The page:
The Festival of Lights is more popularly known as Hanukkah – the celebration of the rededication of the Temple in Jerusalem after its destruction by the Syrian Greeks in 164 BCE. We are all familiar with the eight-day celebration and the lighting of the menorah candles. Each year the dates change because the holiday is based on the lunar calendar; however, the holiday almost always falls between late-fall and mid-winter months. But the celebration always lasts eight days. Why you ask? There is a historical relevance. The Maccabees successfully rebelled against Antiochus IV Epiphanes. According to the Talmud, the Temple was purified and the wicks of the menorah miraculously burned for eight days – even though there was only enough of the oil for one day’s lighting. The eight candles represent that miracle.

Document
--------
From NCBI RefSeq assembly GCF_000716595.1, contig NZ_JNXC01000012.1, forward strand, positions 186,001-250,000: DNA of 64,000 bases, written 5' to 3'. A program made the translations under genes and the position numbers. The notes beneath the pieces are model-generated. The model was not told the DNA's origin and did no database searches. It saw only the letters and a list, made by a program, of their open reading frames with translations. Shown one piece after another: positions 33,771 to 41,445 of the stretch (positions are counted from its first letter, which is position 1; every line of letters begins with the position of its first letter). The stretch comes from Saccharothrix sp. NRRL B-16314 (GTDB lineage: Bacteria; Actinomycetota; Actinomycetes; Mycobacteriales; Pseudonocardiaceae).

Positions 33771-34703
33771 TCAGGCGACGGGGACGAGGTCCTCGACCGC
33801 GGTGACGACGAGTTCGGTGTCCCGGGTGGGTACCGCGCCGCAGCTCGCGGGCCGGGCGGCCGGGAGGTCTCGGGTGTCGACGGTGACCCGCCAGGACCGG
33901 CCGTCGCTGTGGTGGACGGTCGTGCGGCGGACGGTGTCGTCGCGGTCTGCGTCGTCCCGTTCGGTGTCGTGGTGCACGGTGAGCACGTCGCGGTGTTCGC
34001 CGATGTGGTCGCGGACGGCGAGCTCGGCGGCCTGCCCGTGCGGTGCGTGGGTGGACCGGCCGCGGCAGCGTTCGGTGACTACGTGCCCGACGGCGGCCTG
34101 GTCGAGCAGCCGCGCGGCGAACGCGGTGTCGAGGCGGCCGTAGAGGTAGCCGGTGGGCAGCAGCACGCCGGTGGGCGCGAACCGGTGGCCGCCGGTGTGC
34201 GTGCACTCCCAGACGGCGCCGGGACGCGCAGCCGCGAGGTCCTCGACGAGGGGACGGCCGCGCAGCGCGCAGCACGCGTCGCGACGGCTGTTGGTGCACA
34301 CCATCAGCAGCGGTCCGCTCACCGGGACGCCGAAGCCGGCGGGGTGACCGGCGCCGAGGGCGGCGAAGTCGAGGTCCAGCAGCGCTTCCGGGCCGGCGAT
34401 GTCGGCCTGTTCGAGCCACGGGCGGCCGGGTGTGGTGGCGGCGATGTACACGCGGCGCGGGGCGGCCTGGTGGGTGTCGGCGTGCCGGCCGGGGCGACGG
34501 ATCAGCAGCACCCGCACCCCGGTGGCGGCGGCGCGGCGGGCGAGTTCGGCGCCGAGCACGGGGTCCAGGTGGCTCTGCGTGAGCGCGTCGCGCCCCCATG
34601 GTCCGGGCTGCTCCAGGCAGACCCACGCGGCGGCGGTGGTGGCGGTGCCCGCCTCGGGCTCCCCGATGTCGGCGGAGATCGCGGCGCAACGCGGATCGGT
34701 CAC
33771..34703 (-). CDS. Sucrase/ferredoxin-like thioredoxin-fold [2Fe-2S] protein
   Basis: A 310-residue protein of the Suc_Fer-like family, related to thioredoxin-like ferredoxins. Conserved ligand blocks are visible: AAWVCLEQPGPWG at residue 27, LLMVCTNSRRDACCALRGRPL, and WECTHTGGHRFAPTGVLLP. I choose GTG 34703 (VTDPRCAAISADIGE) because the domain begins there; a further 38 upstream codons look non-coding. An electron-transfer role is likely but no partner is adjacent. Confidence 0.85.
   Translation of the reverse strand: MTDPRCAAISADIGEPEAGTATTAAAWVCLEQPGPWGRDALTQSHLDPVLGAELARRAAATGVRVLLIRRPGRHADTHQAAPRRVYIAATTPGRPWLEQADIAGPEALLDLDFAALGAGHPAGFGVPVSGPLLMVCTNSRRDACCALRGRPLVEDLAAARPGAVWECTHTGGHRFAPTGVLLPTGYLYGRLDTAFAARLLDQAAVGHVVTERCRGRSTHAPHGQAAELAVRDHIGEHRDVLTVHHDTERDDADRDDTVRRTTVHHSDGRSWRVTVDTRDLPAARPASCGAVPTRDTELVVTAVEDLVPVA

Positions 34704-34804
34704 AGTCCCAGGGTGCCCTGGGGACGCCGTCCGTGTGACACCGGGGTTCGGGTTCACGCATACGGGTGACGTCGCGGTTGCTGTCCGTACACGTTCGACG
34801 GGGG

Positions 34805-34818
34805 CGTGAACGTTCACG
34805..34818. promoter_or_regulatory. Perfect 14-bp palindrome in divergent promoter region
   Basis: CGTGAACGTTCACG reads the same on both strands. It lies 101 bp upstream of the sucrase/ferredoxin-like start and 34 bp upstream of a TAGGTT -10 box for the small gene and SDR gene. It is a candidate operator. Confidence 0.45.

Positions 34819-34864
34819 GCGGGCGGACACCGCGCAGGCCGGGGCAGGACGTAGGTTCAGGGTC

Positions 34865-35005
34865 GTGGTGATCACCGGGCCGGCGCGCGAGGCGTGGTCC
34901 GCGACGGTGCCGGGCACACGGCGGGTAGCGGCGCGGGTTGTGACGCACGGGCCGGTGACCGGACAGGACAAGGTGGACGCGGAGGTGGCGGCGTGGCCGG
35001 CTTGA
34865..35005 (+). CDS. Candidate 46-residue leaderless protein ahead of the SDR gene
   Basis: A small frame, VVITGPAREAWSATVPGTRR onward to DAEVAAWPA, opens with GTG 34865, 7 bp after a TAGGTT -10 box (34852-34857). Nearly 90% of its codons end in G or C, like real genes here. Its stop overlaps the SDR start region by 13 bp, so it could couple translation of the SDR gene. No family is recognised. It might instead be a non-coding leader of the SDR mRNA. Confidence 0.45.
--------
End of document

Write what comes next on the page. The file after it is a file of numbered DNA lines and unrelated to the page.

Whether you have a co-worker or friend that celebrates Hanukkah, it’s great to be well rounded and knowledgeable about the eight-day celebration.
The Truth Behind the Dreidel – During the 2nd century B.C.E., learning about the Torah was considered a crime by the Greek-Syrian law. Historians have found evidence that the crime was punishable by death. However, when there is a will, there is a way. Jewish children would find caves to study the Torah in, but if the patrolmen passed by, the children would trick them by drawing out their dreidels and playing with them.
The Misconception of Gelt – The word ‘gelt’ is the Yiddish word that means money. In recent years, the chocolate coins that resemble gelt have become a new adoption of the holiday. Originally, people were encouraged to give children money as a gesture to encourage Jewish studies. During the 20th century, an American chocolate company decided to create coin shaped chocolate pieces to give to children versus actual monies.